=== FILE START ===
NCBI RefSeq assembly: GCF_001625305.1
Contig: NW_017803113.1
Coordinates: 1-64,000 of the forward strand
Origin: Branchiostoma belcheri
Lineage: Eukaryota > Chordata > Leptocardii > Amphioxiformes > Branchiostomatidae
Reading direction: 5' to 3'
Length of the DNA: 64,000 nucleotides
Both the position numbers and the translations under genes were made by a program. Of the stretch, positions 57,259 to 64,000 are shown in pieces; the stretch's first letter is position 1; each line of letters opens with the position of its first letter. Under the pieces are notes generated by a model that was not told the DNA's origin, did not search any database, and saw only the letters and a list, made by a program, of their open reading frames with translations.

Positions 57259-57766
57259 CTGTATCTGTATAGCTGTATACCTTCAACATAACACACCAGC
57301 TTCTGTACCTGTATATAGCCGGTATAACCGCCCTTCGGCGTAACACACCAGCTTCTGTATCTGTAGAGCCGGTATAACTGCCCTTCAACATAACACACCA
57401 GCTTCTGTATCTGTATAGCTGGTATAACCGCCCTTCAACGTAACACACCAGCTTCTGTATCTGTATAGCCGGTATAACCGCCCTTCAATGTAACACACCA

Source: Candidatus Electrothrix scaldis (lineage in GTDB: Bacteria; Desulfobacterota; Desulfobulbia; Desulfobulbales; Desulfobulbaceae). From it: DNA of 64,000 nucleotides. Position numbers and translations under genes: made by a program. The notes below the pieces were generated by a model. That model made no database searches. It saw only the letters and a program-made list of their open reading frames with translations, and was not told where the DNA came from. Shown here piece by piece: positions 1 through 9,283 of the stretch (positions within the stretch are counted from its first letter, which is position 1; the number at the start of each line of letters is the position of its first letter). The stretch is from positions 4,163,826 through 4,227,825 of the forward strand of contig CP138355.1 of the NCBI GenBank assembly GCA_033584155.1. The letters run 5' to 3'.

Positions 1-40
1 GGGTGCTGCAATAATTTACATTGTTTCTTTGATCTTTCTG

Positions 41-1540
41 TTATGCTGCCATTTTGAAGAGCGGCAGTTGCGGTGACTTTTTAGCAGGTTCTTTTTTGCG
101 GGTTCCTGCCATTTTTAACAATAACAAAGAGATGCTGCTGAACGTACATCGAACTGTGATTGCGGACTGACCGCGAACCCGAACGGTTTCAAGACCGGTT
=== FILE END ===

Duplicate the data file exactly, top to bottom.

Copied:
NCBI RefSeq assembly: GCF_001625305.1
Contig: NW_017803113.1
Coordinates: 1-64,000 of the forward strand
Origin: Branchiostoma belcheri
Lineage: Eukaryota > Chordata > Leptocardii > Amphioxiformes > Branchiostomatidae
Reading direction: 5' to 3'
Length of the DNA: 64,000 nucleotides
Both the position numbers and the translations under genes were made by a program. Of the stretch, positions 57,259 to 64,000 are shown in pieces; the stretch's first letter is position 1; each line of letters opens with the position of its first letter. Under the pieces are notes generated by a model that was not told the DNA's origin, did not search any database, and saw only the letters and a list, made by a program, of their open reading frames with translations.

Positions 57259-57766
57259 CTGTATCTGTATAGCTGTATACCTTCAACATAACACACCAGC
57301 TTCTGTACCTGTATATAGCCGGTATAACCGCCCTTCGGCGTAACACACCAGCTTCTGTATCTGTAGAGCCGGTATAACTGCCCTTCAACATAACACACCA
57401 GCTTCTGTATCTGTATAGCTGGTATAACCGCCCTTCAACGTAACACACCAGCTTCTGTATCTGTATAGCCGGTATAACCGCCCTTCAATGTAACACACCA

Source: Candidatus Electrothrix scaldis (lineage in GTDB: Bacteria; Desulfobacterota; Desulfobulbia; Desulfobulbales; Desulfobulbaceae). From it: DNA of 64,000 nucleotides. Position numbers and translations under genes: made by a program. The notes below the pieces were generated by a model. That model made no database searches. It saw only the letters and a program-made list of their open reading frames with translations, and was not told where the DNA came from. Shown here piece by piece: positions 1 through 9,283 of the stretch (positions within the stretch are counted from its first letter, which is position 1; the number at the start of each line of letters is the position of its first letter). The stretch is from positions 4,163,826 through 4,227,825 of the forward strand of contig CP138355.1 of the NCBI GenBank assembly GCA_033584155.1. The letters run 5' to 3'.

Positions 1-40
1 GGGTGCTGCAATAATTTACATTGTTTCTTTGATCTTTCTG

Positions 41-1540
41 TTATGCTGCCATTTTGAAGAGCGGCAGTTGCGGTGACTTTTTAGCAGGTTCTTTTTTGCG
101 GGTTCCTGCCATTTTTAACAATAACAAAGAGATGCTGCTGAACGTACATCGAACTGTGATTGCGGACTGACCGCGAACCCGAACGGTTTCAAGACCGGTT